Legal E-Bulletin - May 2000

Stadium Style Movie Theatres

Visit our web site for previous editions of the Legal E-Bulletin:
Defining Disability Before And After Sutton V. United Air Lines

Part I B The Supreme Court's View Before Sutton  (February).
PART II - The Supreme Court opinion in  Sutton v. United Air Lines  (March).
PART III -  Pleading and Proving a Disability after Sutton v. United Air Lines  (April).

Table of Contents

Stadium Style Movie Theatres

The Fifth Circuit Holds That Restricting People With Disabilities to Uncomfortable Viewing Angles Does not Violate the ADA: Lara v. Cinemark USA, Inc.

A. The Fifth Circuit Interprets Section 4.33.3 (of the ADA Accessibility Standards) From a "Surprising Angle"

 On April 18, 2000, the Fifth Circuit Court of Appeals had the opportunity to interpret the Section 4.33.3 of the Americans with Disabilities Act Accessibility Standards in Lara v. Cinemark USA, Inc., 207 F.3d 783 (5th Cir. 2000).  The Court's opinion effectively excludes persons with disabilities from accessing many movie theaters.  The Court's ruling has national ramifications as the style of theaters at issue are being constructed all over the country.  The ruling will also affect all seating and line-of-sight arrangements for people with mobility impairments at all assembly areas, including entertainment and sporting venues.

The case was brought by a person with a disability, VOLAR Center for Independing Living and other individuals with disabilities in El Paso, Texas against Cinemark corporation, a multi-national with operations throughout the United States and nine foreign countries.  In the case, the plaintiff complained that the supposed accessible seating in a stadium style movie theater did not provide equal benefit or comparable lines of sight. In Cinemark, the Fifth Circuit held that stadium style movie theaters did not have to provide dispersed accessible seating throughout the Cinemark theaters located in El Paso, Texas, and it held that the only accessible seating could be lawfully placed in the frontmost row of the theater.  The frontmost row is universally considered by moviegoers to be the worst seats in the house.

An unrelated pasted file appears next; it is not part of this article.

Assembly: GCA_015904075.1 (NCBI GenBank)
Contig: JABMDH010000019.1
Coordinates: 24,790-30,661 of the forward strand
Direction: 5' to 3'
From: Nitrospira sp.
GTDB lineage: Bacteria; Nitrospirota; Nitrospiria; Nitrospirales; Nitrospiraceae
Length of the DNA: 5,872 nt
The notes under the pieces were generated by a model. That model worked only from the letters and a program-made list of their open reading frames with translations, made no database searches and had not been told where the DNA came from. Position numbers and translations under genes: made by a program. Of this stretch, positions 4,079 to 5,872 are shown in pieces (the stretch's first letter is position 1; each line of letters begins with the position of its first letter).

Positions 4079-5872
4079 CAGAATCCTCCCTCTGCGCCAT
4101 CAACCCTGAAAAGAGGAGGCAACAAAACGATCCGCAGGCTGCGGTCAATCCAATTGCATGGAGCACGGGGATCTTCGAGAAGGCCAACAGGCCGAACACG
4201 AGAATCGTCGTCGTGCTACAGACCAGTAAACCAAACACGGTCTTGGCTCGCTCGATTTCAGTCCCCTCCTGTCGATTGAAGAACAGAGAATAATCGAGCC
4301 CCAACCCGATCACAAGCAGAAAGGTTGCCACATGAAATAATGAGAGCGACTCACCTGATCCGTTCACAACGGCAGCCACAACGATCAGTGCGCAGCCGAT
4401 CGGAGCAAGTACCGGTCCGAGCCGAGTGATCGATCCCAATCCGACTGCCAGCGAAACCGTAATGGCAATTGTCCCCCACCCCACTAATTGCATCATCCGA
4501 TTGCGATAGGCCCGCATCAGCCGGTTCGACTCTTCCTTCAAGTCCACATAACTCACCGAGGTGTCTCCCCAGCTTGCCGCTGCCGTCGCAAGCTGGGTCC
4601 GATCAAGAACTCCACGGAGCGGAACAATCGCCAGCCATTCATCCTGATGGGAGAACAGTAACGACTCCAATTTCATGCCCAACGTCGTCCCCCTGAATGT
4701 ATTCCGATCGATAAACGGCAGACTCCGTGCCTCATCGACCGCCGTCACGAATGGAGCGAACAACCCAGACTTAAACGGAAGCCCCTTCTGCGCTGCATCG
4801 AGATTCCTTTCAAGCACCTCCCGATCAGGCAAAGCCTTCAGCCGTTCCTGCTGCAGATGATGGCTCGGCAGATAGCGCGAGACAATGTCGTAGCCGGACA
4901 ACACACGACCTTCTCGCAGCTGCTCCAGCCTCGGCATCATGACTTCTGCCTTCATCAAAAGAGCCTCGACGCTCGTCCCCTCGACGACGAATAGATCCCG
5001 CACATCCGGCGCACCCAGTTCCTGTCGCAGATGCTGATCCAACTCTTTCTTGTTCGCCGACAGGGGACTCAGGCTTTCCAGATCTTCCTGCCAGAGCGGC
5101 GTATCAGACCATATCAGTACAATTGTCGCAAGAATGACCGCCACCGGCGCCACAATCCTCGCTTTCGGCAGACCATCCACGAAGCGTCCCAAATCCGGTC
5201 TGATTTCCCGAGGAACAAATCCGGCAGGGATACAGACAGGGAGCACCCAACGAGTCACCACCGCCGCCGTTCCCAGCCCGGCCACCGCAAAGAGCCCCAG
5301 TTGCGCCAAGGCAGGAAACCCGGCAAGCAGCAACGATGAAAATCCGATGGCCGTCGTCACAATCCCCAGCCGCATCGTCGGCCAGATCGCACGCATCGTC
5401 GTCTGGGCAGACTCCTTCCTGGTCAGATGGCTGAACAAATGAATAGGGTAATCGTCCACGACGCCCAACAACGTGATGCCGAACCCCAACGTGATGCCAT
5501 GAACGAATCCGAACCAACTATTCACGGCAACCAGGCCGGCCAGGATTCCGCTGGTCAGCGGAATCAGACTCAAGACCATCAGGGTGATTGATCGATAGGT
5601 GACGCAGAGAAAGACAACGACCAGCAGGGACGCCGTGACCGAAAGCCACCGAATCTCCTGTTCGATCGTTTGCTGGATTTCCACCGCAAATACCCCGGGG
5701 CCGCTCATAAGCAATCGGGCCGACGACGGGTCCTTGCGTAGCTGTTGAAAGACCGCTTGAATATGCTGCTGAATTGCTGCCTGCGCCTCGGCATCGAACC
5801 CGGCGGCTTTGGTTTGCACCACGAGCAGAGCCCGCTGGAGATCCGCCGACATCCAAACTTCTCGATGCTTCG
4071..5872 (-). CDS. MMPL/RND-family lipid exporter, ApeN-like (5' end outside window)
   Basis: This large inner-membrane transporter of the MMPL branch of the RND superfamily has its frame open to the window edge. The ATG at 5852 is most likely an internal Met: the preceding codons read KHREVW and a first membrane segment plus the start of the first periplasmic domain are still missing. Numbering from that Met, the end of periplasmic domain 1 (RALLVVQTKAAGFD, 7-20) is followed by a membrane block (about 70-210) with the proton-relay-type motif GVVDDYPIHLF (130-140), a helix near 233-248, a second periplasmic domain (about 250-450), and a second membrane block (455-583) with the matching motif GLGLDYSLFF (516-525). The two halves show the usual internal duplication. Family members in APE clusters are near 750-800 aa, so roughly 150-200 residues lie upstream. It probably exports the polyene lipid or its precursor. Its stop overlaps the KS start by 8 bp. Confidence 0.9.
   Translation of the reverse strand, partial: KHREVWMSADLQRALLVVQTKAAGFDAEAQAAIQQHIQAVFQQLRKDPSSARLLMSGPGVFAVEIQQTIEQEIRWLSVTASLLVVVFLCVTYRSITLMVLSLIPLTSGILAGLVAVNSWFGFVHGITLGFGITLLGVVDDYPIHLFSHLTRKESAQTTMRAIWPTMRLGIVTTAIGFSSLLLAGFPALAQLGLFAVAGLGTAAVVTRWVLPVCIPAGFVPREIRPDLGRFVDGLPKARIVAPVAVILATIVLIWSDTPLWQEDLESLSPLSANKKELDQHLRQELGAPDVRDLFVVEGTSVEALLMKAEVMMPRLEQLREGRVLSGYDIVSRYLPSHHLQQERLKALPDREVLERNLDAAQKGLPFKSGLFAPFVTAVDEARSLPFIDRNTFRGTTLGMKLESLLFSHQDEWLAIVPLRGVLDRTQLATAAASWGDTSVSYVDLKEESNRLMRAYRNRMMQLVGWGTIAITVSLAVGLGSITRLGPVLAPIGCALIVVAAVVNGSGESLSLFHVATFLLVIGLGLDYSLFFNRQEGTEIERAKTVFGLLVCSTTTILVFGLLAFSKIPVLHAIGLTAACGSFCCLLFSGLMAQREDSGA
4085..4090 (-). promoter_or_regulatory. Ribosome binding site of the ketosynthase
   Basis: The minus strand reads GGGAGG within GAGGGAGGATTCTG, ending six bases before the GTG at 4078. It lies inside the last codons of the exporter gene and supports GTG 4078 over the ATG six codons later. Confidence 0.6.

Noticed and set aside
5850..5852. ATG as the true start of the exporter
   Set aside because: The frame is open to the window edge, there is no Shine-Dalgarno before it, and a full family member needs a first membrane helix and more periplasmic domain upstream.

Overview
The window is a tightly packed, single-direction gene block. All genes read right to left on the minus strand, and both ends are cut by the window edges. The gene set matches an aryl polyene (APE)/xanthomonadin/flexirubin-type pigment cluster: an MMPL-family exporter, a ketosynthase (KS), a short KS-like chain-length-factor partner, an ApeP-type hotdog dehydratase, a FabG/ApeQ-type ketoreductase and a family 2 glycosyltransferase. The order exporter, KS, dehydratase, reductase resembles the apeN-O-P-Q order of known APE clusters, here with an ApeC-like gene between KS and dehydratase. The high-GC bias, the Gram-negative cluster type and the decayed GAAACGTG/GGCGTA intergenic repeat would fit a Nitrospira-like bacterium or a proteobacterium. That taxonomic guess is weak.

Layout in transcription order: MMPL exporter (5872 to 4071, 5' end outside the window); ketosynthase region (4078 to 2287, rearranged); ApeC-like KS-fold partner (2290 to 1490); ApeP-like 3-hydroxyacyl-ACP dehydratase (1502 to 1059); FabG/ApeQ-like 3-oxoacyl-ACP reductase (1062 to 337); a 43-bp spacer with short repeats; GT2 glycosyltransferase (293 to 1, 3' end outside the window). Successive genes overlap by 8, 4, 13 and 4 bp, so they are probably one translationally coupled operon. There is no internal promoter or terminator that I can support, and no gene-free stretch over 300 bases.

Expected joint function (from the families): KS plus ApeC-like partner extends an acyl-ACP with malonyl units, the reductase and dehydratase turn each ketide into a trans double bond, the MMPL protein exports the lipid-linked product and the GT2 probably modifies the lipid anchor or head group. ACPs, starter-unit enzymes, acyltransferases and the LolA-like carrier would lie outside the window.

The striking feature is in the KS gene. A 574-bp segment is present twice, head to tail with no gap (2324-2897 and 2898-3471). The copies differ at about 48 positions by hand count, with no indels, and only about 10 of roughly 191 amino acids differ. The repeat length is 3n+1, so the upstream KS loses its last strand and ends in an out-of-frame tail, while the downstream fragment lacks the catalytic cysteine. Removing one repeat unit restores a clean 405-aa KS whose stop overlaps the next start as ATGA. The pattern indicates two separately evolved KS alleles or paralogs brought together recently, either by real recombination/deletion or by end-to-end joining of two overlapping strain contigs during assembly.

B. Overview of the Design of Cinemarks Stadium Style Theatres

 Cinemark designed and built a stadium style theater in El Paso, Texas.  The principle design feature of a stadium style theater is that all the rows of seats are placed in a tiered or stair-step configuration. Cinemark, 207 F.3d at 78___. In the Cinemark-El Paso theatre, the patrons enter at the lowest level at the end of the theatre where the screen is, and walk up along the stairs or tiered rows of seats to the seat of their choice. This style of theater differs from other theaters where the patrons enter from the rear, opposite the screen, or from the center of the theatre, and seats are accessed by aisles that gradually slope from a higher elevation in the rear to a lower elevation nearest the screen. Cinemark, 207 F.3d at 78___.  Cinemark stadium theaters are designed with no rear entrance, or other entrance on a higher level tier.  The stadium theaters were designed and built without lifts or elevator or any design feature to allow a person with a disability to access a higher tier. The only access to the seating area is an open area without fixed seating On the ground level in the frontmost row of the theater. Cinemark, 207 F.3d at 78___.

C. Issues before the United States District Court

Jose Lara, a resident of El Paso who has a mobility impairment and uses a wheelchair, sued Cinemark shortly after it opened its facility in El Paso.  Mr. Lara claimed that the theater violated Title III of the ADA by not having seating with lines of sight for patrons with mobility impairments comparable to the seating and lines of sight provided for non-disabled persons.  The trial court focused on the meaning of 42 U.S.C. §12182(a) and the implementing regulation in 28 C.F.R. part 36, App. A, §§ 4.33.3 (1996).